After you’ve made your shopping list, check the pantry & freezer to see if you have any of the items on hand. Taking a few minutes to check stock will ensure you aren’t purchasing more than what you need.

  • Be a smart shopper and check for coupons

Around the holidays you can always find coupons to lower the cost of groceries. Be sure to check coupon websites and local newspapers, as well as your local grocery store website for deals.

When you’ve wrapped up shopping, don’t forget to upload your grocery receipts to Ibotta for additional savings.

  • What about store brand items?

Many of us fall into the trap of picking a well-known brand for products. Most store brand items are often just as good as name brand products and can offer substantial savings. Using a few store brand items can transform a spendy recipe into a budget friendly version without having to compromise on taste.

  • Shop early to get the best deals and selection

While some food items need to be purchased at the last minute, you can often get the best deals by shopping early. Not only will you save a little coin, you’ll get first choice before the rush starts.

If you need to spread the costs out, shop over a few weeks. Another benefit to spacing out your shopping trips is that you may be able to take advantage of extra sale prices.

Related Content: Thanksgiving Leftovers Recipes

Homemade vs. Convenience

While I’m not averse to using convenience food items, I prefer to cook from scratch when it comes to holiday meals. Homemade dishes usually taste better than the prepared versions you’ll find at the grocery store.

And I’ve also found pre-made dishes can be expensive. It is nearly always cheaper to make a recipe from scratch. And you’ll know exactly what’s in the dish when you prepare it yourself.

What About Drinks & Cocktails?

One of the most expensive parts of any meal is the drinks. Especially if you want to serve wine or other types of alcohol.

So what options does a thrifty girl have for inexpensive drinks for a holiday dinner? Here are a few simple suggestions:

  • BYOB – aka bring your own bottle. Ask your guests to bring their favorite drinks. You’ll end up with a nice variety of beverages everyone gets to enjoy. And you aren’t saddled with the cost of providing alcoholic drinks.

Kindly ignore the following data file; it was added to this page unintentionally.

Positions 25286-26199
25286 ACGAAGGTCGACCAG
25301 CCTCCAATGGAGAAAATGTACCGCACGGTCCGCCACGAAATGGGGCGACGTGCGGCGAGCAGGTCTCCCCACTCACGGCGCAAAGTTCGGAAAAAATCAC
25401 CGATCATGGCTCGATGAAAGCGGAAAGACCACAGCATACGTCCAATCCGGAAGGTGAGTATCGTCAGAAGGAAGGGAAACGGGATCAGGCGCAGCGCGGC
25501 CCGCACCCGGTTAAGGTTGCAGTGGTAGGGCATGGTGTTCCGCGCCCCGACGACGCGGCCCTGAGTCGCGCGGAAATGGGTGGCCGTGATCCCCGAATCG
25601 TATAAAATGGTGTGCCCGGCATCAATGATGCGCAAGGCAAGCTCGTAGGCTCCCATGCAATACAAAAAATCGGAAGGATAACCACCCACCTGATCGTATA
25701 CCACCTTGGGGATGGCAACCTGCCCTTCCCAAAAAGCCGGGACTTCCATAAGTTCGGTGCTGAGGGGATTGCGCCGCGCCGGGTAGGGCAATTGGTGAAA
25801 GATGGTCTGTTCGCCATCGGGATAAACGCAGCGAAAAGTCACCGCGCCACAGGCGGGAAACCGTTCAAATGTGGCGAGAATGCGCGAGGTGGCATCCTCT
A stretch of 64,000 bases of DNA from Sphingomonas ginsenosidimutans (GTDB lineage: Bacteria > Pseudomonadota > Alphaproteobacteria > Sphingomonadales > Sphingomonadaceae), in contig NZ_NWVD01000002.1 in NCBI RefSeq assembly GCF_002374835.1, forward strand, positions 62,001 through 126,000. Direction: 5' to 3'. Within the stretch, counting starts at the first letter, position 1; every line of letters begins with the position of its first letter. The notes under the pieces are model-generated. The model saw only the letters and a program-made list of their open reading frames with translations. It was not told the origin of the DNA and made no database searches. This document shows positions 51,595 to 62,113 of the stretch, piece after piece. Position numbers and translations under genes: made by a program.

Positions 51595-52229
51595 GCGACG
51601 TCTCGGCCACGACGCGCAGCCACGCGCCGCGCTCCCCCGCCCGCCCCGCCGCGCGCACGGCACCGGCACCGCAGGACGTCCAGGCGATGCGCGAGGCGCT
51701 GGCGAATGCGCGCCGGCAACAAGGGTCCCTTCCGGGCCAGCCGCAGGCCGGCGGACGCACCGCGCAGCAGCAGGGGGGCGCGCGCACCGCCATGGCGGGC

• Offer a smaller variety of drinks – 2-3 options is sufficient for most holiday dinner parties. Keep it simple by serving wine and beer. If you want to kick it up a notch and have room in your budget, include a signature cocktail for your dinner.  
  • Make punch-style drinks – punch is a great way to mix ups a pretty bowl of make a couple of bowls of punch, one with alcohol and one without. Split the ingredients into two bowls and guests can serve themselves. Be sure to clearly mark the bowls, especially if children will be in attendance.

Sometimes the problem isn’t the drinks but having enough glasses to serve them. Consider these budget friendly ways to solve that potential problem.

Check the dollar store or other bargain shops for inexpensive glassware. Your local thrift store can be a gold mine of options for serving ware.

Don’t worry if the glasses don’t match – it’s fun to mix and match, plus it makes it easier for guests to keep track of their drinks.

Decorating for Thanksgiving

Decorating for Thanksgiving (or any holiday) can be a slippery slope that kills your budget! But you don’t need to spend a fortune on decorations. 

Repeat after me – you don’t need to spend a fortune on decorations. Got it?

For starters, use what you already have. We reuse decorations at Christmas – why not at Thanksgiving?

If you have decorations from previous years, drag them out. Don’t worry about reusing them – no one is going to remember you used the same pieces the previous year. You can always spruce them up or change the arrangement for a fresh look.

Keep decorations simple and use seasonal items. Fill a wooden bowl or wicker basket with decorative gourds and mini pumpkins, add a couple candles and you’ve got a nice table decoration that doesn’t break the budget.

Kick back & enjoy your budget Thanksgiving Dinner

Armed with these tips, you can host a great Thanksgiving dinner for friends and family. And without having to go into debt!

Happy Thanksgiving from my home to yours!

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Cooked turkey, pumpkin pie, empty wine glass & Thanksgiving decorations | Hosting Thanksgiving on a Budget | A Reinvented Mom